Don’t Get Scammed: It’s Tax Season and the IRS is Calling…. or Is It?

Don’t Get Scammed: It’s Tax Season and the IRS is Calling…. or Is It?


Federal Trade Commission Consumer (FTC) education specialist Jon Morgan defined how he focuses consistently on what new angles scammers may be working on and how to keep ahead of them.

He noted how his department hears from people about the kinds of scams they see and in turn, they use the information to create tips people use to spot and avoid such scams.

According to Morgan even the FTC is not exempt from scam attempts. “My colleagues and I have even gotten calls on our work phones, offering reduced credit card interest rates, or claiming to be tech support calling about problems with our computers. We also get the calls at home,” he wrote.

He even received a call from someone claiming to be with the Internal Revenue Service (IRS).

Morgan said the call had all the signs of an IRS imposter scam. He provided the following important information.

“The IRS won’t call out of the blue to ask for payment, won’t demand a specific form of payment, and won’t leave a message threatening to sue you if you don’t pay right away.”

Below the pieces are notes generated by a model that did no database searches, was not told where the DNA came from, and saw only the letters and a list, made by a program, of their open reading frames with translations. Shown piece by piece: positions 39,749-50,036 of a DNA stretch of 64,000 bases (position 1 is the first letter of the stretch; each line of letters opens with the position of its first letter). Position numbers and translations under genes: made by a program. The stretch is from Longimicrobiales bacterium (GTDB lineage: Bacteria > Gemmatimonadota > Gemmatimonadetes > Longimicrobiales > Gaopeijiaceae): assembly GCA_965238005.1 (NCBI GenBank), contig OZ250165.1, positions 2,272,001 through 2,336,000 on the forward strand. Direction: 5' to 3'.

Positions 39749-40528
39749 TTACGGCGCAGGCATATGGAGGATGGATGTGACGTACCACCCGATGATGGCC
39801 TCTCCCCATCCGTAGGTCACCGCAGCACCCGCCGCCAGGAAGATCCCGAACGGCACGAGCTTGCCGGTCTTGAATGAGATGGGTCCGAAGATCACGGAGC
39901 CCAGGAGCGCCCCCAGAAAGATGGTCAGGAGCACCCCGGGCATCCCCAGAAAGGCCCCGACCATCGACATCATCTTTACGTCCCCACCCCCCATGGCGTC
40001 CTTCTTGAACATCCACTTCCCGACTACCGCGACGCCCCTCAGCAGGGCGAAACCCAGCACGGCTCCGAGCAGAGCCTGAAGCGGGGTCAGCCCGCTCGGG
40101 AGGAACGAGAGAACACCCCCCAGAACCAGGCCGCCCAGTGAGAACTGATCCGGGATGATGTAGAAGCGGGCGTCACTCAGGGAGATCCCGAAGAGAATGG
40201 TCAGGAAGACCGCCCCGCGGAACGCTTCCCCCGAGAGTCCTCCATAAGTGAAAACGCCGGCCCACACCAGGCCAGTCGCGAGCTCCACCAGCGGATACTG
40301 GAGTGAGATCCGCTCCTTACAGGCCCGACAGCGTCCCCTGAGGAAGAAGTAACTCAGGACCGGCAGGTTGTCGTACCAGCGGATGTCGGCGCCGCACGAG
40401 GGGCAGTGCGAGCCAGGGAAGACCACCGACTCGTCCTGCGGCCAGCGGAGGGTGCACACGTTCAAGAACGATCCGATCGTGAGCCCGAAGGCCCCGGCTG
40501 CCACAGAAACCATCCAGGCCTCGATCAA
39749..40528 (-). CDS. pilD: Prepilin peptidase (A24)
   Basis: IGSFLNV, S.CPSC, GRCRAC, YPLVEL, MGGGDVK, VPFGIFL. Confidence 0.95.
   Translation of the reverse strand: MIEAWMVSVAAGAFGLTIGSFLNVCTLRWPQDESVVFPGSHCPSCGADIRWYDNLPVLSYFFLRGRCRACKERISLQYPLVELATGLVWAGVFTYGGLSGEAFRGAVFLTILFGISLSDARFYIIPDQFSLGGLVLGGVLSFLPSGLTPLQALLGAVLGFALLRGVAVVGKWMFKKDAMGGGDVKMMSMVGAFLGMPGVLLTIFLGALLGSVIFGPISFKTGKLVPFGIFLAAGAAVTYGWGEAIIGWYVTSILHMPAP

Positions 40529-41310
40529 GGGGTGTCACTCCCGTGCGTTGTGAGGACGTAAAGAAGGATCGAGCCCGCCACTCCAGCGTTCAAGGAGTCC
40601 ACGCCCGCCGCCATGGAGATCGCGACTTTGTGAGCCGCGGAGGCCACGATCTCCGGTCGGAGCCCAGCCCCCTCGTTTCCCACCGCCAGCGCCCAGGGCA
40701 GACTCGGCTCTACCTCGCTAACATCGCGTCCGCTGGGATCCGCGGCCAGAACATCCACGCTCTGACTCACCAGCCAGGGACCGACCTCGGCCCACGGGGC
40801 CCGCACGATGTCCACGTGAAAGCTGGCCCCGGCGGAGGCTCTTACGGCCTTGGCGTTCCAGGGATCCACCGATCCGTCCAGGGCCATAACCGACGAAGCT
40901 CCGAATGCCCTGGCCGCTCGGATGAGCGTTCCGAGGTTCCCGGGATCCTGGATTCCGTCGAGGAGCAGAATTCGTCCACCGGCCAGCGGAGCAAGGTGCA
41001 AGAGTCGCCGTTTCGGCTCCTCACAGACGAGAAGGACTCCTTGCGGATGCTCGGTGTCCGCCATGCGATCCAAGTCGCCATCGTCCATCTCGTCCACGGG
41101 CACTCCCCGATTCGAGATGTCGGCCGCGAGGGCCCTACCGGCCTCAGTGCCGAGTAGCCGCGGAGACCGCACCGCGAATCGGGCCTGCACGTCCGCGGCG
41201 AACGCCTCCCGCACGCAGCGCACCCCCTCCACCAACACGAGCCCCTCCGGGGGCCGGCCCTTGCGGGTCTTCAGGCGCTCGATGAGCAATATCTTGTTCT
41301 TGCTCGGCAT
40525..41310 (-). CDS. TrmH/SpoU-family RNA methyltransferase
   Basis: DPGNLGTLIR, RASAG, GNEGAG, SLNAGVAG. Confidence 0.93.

He encouraged anyone  who receives such a bogus IRS call to report the call to the FTC and to the Treasury Inspector General for Tax Administration (TIGTA).

TIGTA officials stress during tax filing season it is critical for all taxpayers to be wary of unsolicited telephone calls and emails from individuals claiming to be IRS and Treasury employees,” noting further that such callers are aggressive and relentless.

Between October 2013 and March 2020, the agency tracked and investigated instances where criminals impersonated IRS employees to extort money from individual taxpayers. During that period, more than 2.5 million people reported to TIGTA they had received an impersonation call. Unfortunately, more than 15,800 victims reported  they paid the criminal impersonators a total amount of more than $80 million.

TIGTA offered the following to help other unsuspecting individuals avoid similar losses:

  • The IRS generally first contacts people by mail – not by phone – about unpaid taxes
  • The IRS may attempt to reach you by telephone but will not insist on payment using an iTunes card, gift card, prepaid debit card, money order, or wire transfer.
  • The IRS will never request personal or financial information by email, text, or any social media.

If you receive a call from someone claiming to be with the IRS asking for a payment, take the following action:

  •  If you owe Federal taxes, or think you might owe taxes, just hang up and call the IRS at 1-800-829-1040. IRS employees can help you with your payment questions.
  • If you do not owe taxes, fill out the “IRS Impersonation Scam” form on TIGTA’s website,, or call TIGTA at 1-800-366-4484.

You can also file a complaint with the Federal Trade Commission at Add “IRS Telephone Scam” to the comments in your complaint.

(Sources: Federal Trade Commission and Treasury Inspector General for Tax Administration)

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